Mathematicians are employed in a variety of capacities in business, industry, and government. Students can combine courses in economics or finance and mathematics to prepare for careers in the actuarial field, banks, stock exchanges, or finance departments of large corporations or other financial institutions. Students interested in science careers may focus on probability and statistics in order to work for industries like pharmaceutical manufacturers. Many others combine math studies with computer science courses to prepare for careers in information systems or engineering.

Teacher certification is also a career option available through a joint program in mathematics and teacher education.

Visit the Drexel Steinbright Career Development Center for more detailed information on co-op and post-graduate opportunities.

## Dual Degree Bachelor’s Programs

Since applied mathematics plays an important role in many different disciplines, mathematics majors often choose to pursue specialization in a second field of study. Students may choose a dual major that involves completing the requirements of two separate majors or they can opt for a minor, which involves completing the major in one field and a smaller set of courses in another.

Dual majors are common in mathematics/computer science and mathematics/physics. Students interested in a dual major should consult with their advisor or contact the assistant department head. Dual majors in other fields are also possible, but early planning and discussions with advisors is essential.

## Program Level Outcomes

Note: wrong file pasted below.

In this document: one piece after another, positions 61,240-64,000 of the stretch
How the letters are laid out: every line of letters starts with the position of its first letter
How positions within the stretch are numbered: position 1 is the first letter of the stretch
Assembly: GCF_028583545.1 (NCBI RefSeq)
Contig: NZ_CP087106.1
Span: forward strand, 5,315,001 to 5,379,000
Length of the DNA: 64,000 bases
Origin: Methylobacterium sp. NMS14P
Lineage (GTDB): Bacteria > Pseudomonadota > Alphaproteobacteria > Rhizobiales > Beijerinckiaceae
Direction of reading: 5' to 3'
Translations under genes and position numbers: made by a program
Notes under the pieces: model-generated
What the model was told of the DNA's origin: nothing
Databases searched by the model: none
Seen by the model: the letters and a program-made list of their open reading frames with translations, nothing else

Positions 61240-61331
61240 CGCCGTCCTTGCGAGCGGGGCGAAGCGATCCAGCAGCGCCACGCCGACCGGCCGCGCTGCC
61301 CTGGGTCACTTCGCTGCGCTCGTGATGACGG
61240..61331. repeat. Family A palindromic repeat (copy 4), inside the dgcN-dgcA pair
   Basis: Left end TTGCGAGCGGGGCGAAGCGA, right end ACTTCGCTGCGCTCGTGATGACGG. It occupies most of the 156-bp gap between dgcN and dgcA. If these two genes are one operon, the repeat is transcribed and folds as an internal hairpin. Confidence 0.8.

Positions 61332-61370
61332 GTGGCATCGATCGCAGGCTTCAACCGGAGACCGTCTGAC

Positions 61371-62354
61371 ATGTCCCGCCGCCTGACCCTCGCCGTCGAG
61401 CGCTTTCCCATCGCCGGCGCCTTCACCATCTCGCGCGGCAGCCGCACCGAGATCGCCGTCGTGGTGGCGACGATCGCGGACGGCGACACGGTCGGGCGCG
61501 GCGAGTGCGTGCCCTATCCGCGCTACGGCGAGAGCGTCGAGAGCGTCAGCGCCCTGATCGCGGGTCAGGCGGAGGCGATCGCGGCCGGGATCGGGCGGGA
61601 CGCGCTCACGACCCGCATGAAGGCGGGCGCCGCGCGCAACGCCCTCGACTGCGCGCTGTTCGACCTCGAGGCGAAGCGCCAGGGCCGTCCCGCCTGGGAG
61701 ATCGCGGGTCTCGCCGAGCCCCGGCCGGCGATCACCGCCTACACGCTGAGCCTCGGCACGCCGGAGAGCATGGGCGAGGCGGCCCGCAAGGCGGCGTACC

- Demonstrate problems-solving skills in a broad range of significant mathematical contexts
- Understand what constitutes mathematical thinking, and be able to produce and judge the validity of mathematical arguments
- Produce clear and valid proofs
- Demonstrate substantial computer programming skills
- Interact effectively with collaborators in other disciplines
- Present mathematical information clearly, both orally and in writing, in a way that is appropriate for the audience

## Mathematics Faculty

*(Duke University)*

*Associate Department Head, Mathematics*. Professor. Applied analysis and computing for systems of nonlinear partial differential equations, especially free-surface problems in fluid dynamics.

*(University of California at Berkeley)*. Associate Professor. Algebraic combinatorics, representation theory, and complexity theory.

*(Temple University)*. Assistant Teaching Professor.

*(University of Texas at Austin)*. Teaching Professor.

*(Drexel University)*. Associate Teaching Professor. Discrete mathematics and automata theory.

*(Drexel University)*. Associate Teaching Professor.

*(Massachusetts Institute of Technology)*. Assistant Professor. Algebraic Combinatorics, Noncommutative Algebra, Symmetric Functions, Hopf Algebras, Enumerative Combinatorics, Invariant Theory

*(Massachusetts Institute of Technology)*. Associate Professor. Intersection of physics, engineering, applied mathematics and computational science.

*(University of California at Berkeley)*. Associate Teaching Professor. Function theory and operator theory, harmonic analysis, matrix theory.

*(University of Pittsburgh)*. Associate Professor. Biomathematics, dynamical systems, ordinary and partial differential equations and math education.

*(University of Pennsylvania)*

*Undergraduate Advisor*. Professor. Geometry; optics; computer vision.

*(Warsaw University)*. Professor. Probability theory and its applications to analysis, combinatorics, wavelets, and the analysis of algorithms.

*(Duke University)*. Assistant Teaching Professor. Rare Event Simulation, Dynamical Systems, Numerical Analysis and Mathematical Biology

*(Boston University)*. Professor. Ordinary and partial differential equations, mathematical neuroscience.

*(Federal University of Rio de Janeiro)*. Assistant Professor. Analysis of Partial Differential Equations, Fluid Dynamics, Stochastic Processes